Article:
Fall 2015 Reflexions – Page 5

Public Opinion Needed On 10 Year Education Plan

The provincial government is calling for public input into the development of a 10 year education plan for the province. NB scored a D on its first How Canada Performs: Education and Skills report card. In 2014, the conference Board of Canada scored the province 22nd out of 26 jurisdictions; jurisdictions that include the other provinces and top scoring countries. New Brunswick received an A grade on high school attainment and equality outcomes but scored very low in the areas of Math, Reading & Science, receiving a D grade in those areas. The NB government is asking the public to join in the conversation about education. The Government hopes that this will help them find a solution that benefits both distinct education systems here in NB (Anglophone and Francophone systems). “Two distinct education systems means we need a plan that respects the diverse needs of both cultures while contributing to a stronger New Brunswick for our children and our communities.” said Karen Power, co-chair responsible for the development of a 10 year provincial education plan. “We need to develop a plan that truly invests in students by equipping them with the skills they need for lifelong learning and success in the workforce.” said Gino Leblanc, co-chair responsible for the development of a 10-year provincial education plan. The government will be hosting a series of open houses across the province until November 5th 2015. The public is invited to take part in these open houses also the public is invited to take part online or by mail. The deadline for submissions is November 15th, 2015.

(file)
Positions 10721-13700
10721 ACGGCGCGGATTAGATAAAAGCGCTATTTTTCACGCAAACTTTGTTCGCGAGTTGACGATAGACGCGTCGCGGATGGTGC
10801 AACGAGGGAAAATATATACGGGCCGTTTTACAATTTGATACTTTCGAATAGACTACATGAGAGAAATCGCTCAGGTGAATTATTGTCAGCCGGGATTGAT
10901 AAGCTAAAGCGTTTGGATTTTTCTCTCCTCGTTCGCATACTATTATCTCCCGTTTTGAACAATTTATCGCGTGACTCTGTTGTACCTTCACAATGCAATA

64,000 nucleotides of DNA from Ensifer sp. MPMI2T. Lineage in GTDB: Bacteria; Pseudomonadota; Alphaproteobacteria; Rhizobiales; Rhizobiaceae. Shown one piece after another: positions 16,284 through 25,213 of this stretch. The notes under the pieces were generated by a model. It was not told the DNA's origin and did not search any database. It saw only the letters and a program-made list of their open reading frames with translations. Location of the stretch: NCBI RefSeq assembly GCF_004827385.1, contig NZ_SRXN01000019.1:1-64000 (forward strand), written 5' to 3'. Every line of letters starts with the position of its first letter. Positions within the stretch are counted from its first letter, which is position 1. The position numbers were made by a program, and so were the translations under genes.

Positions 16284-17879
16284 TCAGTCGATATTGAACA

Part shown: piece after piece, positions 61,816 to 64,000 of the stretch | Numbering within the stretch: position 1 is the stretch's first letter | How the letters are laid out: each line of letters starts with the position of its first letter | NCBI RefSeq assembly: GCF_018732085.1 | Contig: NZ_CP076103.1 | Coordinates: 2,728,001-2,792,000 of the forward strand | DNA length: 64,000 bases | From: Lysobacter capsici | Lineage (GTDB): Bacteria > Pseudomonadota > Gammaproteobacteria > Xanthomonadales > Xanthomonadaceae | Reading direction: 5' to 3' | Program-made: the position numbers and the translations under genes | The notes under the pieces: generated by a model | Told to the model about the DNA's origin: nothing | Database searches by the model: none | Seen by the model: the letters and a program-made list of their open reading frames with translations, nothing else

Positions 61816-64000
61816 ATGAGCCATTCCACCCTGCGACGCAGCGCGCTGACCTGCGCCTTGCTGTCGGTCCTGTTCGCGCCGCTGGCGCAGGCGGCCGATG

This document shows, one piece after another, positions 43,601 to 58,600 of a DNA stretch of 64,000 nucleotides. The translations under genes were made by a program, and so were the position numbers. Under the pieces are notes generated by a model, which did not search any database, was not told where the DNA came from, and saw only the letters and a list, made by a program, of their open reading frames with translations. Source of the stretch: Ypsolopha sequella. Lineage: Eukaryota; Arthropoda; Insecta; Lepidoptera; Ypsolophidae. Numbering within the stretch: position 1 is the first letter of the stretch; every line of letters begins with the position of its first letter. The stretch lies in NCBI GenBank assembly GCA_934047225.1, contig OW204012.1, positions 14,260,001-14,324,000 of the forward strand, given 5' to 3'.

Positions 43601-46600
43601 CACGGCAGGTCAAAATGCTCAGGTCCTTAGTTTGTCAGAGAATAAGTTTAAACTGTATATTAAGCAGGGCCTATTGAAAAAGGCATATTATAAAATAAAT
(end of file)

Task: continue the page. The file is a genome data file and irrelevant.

For more information on the open house dates please follow this link:

A Focus on Ability : Dyslexia

What a better time than Learning Disabilities Awareness Month to introduce a new feature to our Newsletter? In each of the next four editions of Reflexions, you will find this new feature ‘A Focus on Ability’, which will be looking at one Specific Learning Disability (SLD), such as Dyslexia and giving an overview of the definition and common signs of that SLD, but more importantly, the skills and abilities of persons with that type of Learning Disability.
What is Dyslexia? With an estimated 80% of persons with learning disabilities having difficulty in this area, it is the most common form of learning disability. It is a language-based disability in which a person has trouble processing or under-standing words, sentences, or paragraphs. They may struggle with pronunciation, decoding or comprehension. Dyslexia is typically misunderstood as the condition where letters appear backwards and misshapen, however reading disabilities are much more than that. Dyslexia has been linked to issues with phonological awareness. This means people with Dyslexia will experience issues with decoding words and letter order. Dyslexia is not an issue with sight or hearing and as with all Learning Disabilities, it effects people of normal or above-average intelligence. A person with dyslexia can thrive in other areas of life. It has shown that people with dyslexia are notably talented in the area of creative thinking. A person’s learning disability does not define them.

A person with Dyslexia most often excels in:
arts and music
3-D visual perception
mechanical ability


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